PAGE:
Friday, December 28, 2012

Reverse Culture Shock and Reminiscences

Now that I've been back in the US for a few weeks, there are some things I've noticed about myself, about my country, and about Korea that I had taken for granted. It still aches to think about what I've left behind and I still feel my future is a black hole. It's like my ribs are made of rubber and every time I breathe my lungs and heart bend them backwards to try to escape from my body. I scream with no sound alone in my room and sob myself to sleep silently. I am homesick for a country that was never mine and a family with which I share no blood. But it's not all bad. I'm breaking the barrier between the present and the future with baby steps, and eventually I'll get my training wheels off and ride forward on my own again.

In America, everything is so big. Cars are big. Lanes for cars on the roads are big. The people driving the cars are big. The portions in the restaurants the people drive their cars to are big. The houses they sleep in at night are big and the dogs they cuddle with in their big beds are big. In Korea everything is so much smaller except for the buildings. The buildings in Korea are so much taller than here in San Jose. I'm so used to being shaded by buildings that when the sun heats my skin as I walk to the big grocery store, I feel it acutely. But here there are so many trees and fruits and bushes and flowers and so much grass. It's so green even in December. The pocketbooks of the landscapers must be big.

The other day, my housemate was cleaning and shining his shoes. It took him a very long time. I found this curious, as I am so used to the shoe repair and shine kiosks in Korea. There are little steel boxes, about two square meters, in which a middle aged or old man sits on a stool and waits for people to come so he can work on their shoes. If you're a man, you can take off your shoes and put on slippers, then sit on the little bench as the man puts your shoes on his post and very quickly (everything in Korea is so fast) cleans and shines them for just a couple of dollars (a couple thousand won). If you're a woman and your high heel is broken, you can also put on slippers and sit on the bench as the man puts your shoe on his post and repairs it. He'll even put in insoles (깔창), and some of them copy keys, too. These guys will even come to you in your office building. As I watched my housemate scrub his shoe with a brush, I suddenly had the urge to cry because I missed the shoe kiosk guys so much.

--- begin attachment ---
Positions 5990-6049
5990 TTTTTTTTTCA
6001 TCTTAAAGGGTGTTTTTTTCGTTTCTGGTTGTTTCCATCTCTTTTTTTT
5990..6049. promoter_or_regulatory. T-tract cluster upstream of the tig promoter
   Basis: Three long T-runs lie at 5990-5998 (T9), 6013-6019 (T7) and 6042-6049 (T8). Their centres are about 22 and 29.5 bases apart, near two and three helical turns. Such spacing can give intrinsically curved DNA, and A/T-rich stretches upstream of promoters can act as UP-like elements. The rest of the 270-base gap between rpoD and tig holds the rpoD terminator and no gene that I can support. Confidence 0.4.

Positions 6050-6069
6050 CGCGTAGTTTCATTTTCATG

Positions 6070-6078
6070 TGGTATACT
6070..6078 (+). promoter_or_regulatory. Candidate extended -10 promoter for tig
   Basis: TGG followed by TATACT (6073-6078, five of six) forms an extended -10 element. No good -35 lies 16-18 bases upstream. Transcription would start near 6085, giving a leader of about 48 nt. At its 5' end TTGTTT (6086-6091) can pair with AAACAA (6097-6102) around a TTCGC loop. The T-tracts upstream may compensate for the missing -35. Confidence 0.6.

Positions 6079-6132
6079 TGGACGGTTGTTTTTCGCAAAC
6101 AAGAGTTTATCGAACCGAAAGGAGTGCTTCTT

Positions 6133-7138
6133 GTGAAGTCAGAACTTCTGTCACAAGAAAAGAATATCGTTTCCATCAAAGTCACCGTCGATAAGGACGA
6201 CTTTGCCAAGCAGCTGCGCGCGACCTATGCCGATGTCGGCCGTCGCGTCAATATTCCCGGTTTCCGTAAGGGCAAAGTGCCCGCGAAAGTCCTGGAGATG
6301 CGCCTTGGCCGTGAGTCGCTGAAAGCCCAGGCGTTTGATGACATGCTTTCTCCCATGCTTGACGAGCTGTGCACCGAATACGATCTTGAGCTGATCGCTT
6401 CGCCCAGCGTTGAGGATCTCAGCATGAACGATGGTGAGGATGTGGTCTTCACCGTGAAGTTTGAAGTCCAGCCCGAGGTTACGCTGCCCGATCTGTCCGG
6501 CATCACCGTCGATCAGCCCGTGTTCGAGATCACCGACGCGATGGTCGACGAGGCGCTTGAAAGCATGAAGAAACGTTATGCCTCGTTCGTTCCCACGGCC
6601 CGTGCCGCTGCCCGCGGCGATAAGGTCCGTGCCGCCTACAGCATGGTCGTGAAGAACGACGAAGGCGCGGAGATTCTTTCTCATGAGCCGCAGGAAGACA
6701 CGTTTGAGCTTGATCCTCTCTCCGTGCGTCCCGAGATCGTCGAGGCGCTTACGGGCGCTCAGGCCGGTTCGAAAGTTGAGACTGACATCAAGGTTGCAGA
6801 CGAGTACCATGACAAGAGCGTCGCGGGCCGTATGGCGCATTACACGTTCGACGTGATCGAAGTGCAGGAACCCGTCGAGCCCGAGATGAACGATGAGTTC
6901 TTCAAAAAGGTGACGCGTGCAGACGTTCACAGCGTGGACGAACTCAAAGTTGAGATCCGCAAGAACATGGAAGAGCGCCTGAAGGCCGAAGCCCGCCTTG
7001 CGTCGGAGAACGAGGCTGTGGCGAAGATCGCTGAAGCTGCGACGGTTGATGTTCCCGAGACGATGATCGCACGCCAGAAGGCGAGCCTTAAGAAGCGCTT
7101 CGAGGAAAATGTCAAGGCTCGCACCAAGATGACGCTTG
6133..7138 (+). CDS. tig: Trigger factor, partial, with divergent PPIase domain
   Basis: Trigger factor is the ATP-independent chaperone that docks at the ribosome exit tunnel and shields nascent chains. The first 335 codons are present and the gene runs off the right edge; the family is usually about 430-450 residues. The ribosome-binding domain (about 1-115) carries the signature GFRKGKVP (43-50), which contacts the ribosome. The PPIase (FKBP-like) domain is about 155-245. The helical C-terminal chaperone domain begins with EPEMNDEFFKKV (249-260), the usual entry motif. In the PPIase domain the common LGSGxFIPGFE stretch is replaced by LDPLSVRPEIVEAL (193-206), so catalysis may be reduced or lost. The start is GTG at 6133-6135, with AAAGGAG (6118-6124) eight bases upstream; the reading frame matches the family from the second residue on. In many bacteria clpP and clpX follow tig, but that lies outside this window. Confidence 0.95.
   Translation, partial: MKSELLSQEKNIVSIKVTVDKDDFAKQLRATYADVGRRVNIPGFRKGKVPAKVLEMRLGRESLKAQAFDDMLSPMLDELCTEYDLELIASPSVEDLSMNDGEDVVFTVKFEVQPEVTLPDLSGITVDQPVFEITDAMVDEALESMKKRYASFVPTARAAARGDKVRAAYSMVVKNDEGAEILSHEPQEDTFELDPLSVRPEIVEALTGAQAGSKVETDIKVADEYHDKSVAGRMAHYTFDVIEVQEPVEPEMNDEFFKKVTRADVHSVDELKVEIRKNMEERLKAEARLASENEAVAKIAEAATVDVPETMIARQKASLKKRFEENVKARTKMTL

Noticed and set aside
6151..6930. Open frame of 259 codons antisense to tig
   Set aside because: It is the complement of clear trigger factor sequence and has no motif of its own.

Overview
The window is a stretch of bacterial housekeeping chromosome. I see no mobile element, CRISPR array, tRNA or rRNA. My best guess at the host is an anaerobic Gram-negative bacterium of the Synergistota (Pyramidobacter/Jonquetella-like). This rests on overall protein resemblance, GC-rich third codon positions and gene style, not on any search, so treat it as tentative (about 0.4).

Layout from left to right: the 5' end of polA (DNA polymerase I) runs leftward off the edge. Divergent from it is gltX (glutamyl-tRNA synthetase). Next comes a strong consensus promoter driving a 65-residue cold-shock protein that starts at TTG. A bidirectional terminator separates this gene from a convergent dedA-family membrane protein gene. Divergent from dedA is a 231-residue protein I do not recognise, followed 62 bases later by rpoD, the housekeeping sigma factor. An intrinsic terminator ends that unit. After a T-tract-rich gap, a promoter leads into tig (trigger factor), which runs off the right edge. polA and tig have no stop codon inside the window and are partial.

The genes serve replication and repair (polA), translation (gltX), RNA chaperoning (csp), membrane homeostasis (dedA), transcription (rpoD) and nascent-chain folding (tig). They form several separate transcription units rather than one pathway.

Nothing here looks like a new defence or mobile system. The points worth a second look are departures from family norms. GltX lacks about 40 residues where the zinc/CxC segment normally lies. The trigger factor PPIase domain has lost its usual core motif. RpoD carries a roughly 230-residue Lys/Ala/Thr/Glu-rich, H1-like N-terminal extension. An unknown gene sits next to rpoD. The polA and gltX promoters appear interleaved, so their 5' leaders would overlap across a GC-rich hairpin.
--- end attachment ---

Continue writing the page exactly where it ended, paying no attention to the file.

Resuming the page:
It's not that I have some convoluted love story with a shoe kiosk man. That would be so wrong on so many levels. It's just what they represent: everything is accessible in walking distance and/or deliverable in Korea. Here, I spent over half an hour walking around looking for a damn coffee shop after searching on Google maps and one of them was impossible to find, while the other was out of business. The only things that deliver are pizza and chicken. And FedEx, of course. Ha. It's because we have so much land and everything is spread out so everyone has cars.

I don't have a car yet because I failed the driver's test I took just days after getting off the plane. So I'm basically confined to the house. I miss the subway system in Seoul. There are 9 numbered lines that intertwine throughout the city, plus at least 4 named lines that connect Seoul to neighboring cities like Bundang (which has the Bundang Line and the New Bundang Line). Then there are buses literally everywhere. It's more inconvenient to have a car than not to have one because parking is a pain and it's expensive to drive.